Sermon – March 27, 2016

“Christ is risen!” “He is risen indeed!” Alleluia!

Grace to you and peace from God our Father and the Lord Jesus Christ. Amen.

1 Corinthians 15:19-26 19 If in Christ we have hope in this life only, we are of all people most to be pitied. 20 But in fact Christ has been raised from the dead, the firstfruits of those who have fallen asleep. 21 For as by a man came death, by a man has come also the resurrection of the dead. 22 For as in Adam all die, so also in Christ shall all be made alive. 23 But each in his own order: Christ the firstfruits, then at his coming those who belong to Christ. 24 Then comes the end, when he delivers the kingdom to God the Father after destroying every rule and every authority and power. 25 For he must reign until he has put all his enemies under his feet. 26 The last enemy to be destroyed is death.

Easter! The greatest day of the year because it celebrates the greatest day in history! There is so much to say about Easter that even a season of fifty days is too little to fit it all in. The entire Christian religion is based on our Lord’s resurrection from the dead, and it is an inexhaustible source for doctrine, confession, life, and celebration. Why, then, do so many people misunderstand Easter and reduce it to a celebration of spring or use it as an opportunity for wearing new clothes and overindulging in chocolate? Don’t they know what they’re missing? After all,

What Would Life Be without Easter?

I.

Well, just to get the ball rolling for our text, Paul says, “If Christ has not been raised, your faith is futile” (15:17). For example:

Take away Easter, and we are no longer the firstfruits of Christ’s resurrection, but rather the leftovers of Satan’s temptation and Adam and Eve’s first sin.

Take away Easter, and you take away the forgiveness, for Easter tells us that Good Friday worked: God has accepted the sacrifice of his Son.

Take away Easter, and you put everything back—everything bad. You put the devil back into power, with his hold over you in sin and death.

Take away Easter, and you take away life, because death now becomes everybody’s eternal destiny, everybody’s fate. Yours and mine too. “If in Christ we have hope in this life only, we are of all people most to be pitied” (v 19).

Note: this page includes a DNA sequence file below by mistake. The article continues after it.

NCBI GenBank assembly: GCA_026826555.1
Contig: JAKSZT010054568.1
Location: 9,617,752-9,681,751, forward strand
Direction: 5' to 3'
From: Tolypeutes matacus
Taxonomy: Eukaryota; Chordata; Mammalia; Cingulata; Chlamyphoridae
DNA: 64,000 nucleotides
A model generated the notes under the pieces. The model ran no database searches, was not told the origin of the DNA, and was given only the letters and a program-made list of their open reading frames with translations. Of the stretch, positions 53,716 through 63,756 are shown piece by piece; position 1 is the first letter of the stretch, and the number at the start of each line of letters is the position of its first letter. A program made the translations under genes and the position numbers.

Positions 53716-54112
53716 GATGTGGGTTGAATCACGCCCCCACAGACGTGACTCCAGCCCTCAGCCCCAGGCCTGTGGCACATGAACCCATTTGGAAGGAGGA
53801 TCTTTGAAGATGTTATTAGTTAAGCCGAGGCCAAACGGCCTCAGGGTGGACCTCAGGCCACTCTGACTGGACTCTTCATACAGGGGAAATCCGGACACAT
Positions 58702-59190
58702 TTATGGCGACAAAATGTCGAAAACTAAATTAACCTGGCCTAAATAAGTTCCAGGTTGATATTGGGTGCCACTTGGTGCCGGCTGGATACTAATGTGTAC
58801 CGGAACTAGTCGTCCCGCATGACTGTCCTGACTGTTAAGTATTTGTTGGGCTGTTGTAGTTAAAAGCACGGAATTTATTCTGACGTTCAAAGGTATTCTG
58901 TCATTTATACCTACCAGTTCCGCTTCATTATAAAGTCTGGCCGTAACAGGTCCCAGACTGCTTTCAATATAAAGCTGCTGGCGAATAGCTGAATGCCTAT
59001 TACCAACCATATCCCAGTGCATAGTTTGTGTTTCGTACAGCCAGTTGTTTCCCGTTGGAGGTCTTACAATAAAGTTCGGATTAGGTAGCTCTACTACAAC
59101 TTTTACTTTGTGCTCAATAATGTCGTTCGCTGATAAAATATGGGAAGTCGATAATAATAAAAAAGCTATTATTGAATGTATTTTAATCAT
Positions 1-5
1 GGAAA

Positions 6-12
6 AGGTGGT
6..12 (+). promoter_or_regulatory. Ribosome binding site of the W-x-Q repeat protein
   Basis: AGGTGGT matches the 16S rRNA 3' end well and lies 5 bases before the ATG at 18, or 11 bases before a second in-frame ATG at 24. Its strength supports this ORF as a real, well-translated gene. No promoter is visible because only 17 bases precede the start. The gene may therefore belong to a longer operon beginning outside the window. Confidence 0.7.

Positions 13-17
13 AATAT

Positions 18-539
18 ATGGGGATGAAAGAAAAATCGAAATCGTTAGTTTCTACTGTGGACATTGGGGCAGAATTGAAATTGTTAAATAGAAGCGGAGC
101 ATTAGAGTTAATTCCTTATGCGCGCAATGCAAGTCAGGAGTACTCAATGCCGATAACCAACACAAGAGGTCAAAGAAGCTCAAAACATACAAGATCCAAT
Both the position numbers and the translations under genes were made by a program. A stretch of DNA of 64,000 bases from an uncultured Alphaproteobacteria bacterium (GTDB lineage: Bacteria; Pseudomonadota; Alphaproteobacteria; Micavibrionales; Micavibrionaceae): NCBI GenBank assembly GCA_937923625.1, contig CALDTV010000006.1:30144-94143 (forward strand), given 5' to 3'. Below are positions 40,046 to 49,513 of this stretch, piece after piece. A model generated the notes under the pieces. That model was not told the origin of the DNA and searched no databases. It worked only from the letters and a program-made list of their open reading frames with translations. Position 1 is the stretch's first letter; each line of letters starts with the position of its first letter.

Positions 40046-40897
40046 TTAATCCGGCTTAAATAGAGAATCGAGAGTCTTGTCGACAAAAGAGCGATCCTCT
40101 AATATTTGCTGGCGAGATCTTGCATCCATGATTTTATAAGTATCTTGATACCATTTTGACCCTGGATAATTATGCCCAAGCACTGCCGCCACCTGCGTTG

Take away Easter, and you take away the glorified body, described in this chapter of the Bible, 1 Corinthians 15, as the capstone of our Christian hope—not only life forever, but an embodied life and one so glorious that we can hardly imagine it.

But at this idea—the resurrection of the body—some of the first Christians in Corinth balked. How can this be, they asked. When you’re dead, you’re dead!

Well, it sure looks that way. If you’ve had anything at all to do with dead bodies, you know the Corinthians were right. Dead people do not come back to life. Reality is not a zombie movie with the dead walking again. Here and now, life always ends in real death. The wages of sin is death. Death is the wrath of God against us on account of our sin. Fight it or deny it, maybe even ignore it. Choose whatever strategy you like. It doesn’t matter one little bit. Death always wins. It happens—to everyone. It’s final; it’s permanent. When you’re dead, you’re dead.

Or so it seems. But Easter turns that all around. “But”—now!—“in fact Christ has been raised from the dead, the firstfruits of those who have fallen asleep” (v 20). Our Lord Jesus Christ arose from the dead. He lives, and because he lives you will too—and with a glorified body: “For as in Adam all die, so also in Christ shall all be made alive” (v 22).

II.

But what does that mean? “A glorified body”? Again, some of the Corinthians were skeptical. Hard enough to imagine breathing new life into a dead corpse, but what then? A second death? Not at all, but difficult to describe, and so the apostle resorts to antitheses, the negation of what we do know and experience. Let’s stop and think about this for a moment.

Paul writes a little bit later in this chapter: “So it is with the resurrection of the dead. What is sown is perishable; what is raised is imperishable. It is sown in dishonor; it is raised in glory. It is sown in weakness; it is raised in power” (15:42–43). “Perishable,” “dishonor,” “weakness”—that’s us, that’s our experience of bodies and life. Since we know no other way, we are used to this reality and these bodies. And in spite of all their frailties, we like our bodies, love our bodies. In fact, let’s be honest about this: we don’t just live in our bodies, we are our bodies, and they are us.